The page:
Tens of thousands of Muslim worshipers attended the first Friday prayers of the holy month of Ramadan at Jerusalem’s Temple Mount, in the largest such gathering since the coronavirus pandemic began.
Sheikh Azzam al-Khatib, head of the Waqf Islamic affairs council, told AFP an estimated 70,000 worshippers came in from Jerusalem, the West Bank and from Arab communities inside Israel.
During last year’s Ramadan, under the pandemic, “they [Israeli authorities] did not allow anyone to enter Al-Aqsa except for me,” he said.
On Friday police shut down roads around Jerusalem as buses loaded with worshipers drove in. But the sprawling plaza of the compound was far from full.
The Coordinator of Government Activities in the Territories, Israel’s military body that administers the West Bank, said 10,000 vaccinated Palestinians had been issued permits this year to enter Jerusalem for prayers.
The Friday prayers were held as tensions climbed in the capital. Police were heavily deployed around the Old City of Jerusalem in anticipation of possible unrest after three consecutive nights of rioting in the area.
The month of Ramadan normally sees increased tensions around Jerusalem’s Old City, which houses the flashpoint Temple Mount site, holy to both Jews and Muslims.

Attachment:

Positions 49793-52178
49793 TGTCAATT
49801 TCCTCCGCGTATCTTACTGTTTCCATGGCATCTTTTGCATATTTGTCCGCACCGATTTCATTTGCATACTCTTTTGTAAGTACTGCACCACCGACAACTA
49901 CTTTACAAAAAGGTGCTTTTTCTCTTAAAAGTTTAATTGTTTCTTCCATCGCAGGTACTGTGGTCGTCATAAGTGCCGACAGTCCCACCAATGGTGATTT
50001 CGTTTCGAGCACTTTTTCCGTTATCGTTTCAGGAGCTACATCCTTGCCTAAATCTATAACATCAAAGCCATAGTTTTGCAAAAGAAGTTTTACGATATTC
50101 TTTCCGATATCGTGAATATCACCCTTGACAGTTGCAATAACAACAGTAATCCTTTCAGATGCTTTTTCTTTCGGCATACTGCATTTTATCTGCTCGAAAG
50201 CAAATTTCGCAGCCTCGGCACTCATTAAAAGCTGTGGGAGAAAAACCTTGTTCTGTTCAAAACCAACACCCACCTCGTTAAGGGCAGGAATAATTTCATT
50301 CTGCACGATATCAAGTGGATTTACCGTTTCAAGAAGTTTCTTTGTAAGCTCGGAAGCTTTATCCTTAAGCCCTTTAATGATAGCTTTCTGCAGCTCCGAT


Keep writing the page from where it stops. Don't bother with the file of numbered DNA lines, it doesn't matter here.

The past three days have seen nightly clashes in East Jerusalem, with tensions flaring over police’s decision to prevent people from sitting on the stairs outside the Damascus Gate, as part of coronavirus restrictions.
The Palestinians were also angered earlier this week after Israel reportedly disconnected the power supply to loudspeakers issuing the Islamic call to prayer on the Temple Mount, during the time that an official Memorial Day service was held in the adjacent Western Wall plaza on Tuesday evening.
Tensions are also rising in East Jerusalem over concerns Israel will prevent the area from taking part in the national Palestinian legislative elections scheduled for next month. Israel has cracked down on Palestinian Authority activity inside Jerusalem, considering it a violation of its sovereignty in its capital.
At least two police officers and five civilians were hurt during the East Jerusalem clashes this week, which saw rioters lob firecrackers, rocks and glass bottles at cops and passersby, according to police.
Police spokesman Shimon Cohen said seven people were arrested overnight in Palestinian neighborhoods near the Old City. Those arrested had attacked a police officer, who required medical attention for a head injury, and threw stones and glass bottles, he said.
Video circulating online showed people kicking in the windows of a police vehicle in East Jerusalem, and officers firing stun grenades.
The Temple Mount has long been a flashpoint, and confrontations there between Palestinians and Israeli security forces have occasionally turned deadly.
Israel captured the compound and the rest of the Old City from Jordan in the 1967 Six Day War, but the Waqf, which is funded and controlled by the Jordanian government, has continued to administer the site. Israeli security forces are present on the Mount and work in coordination with the Waqf. Jews are allowed to visit, but unlike Muslims, are prohibited from praying on Temple Mount grounds.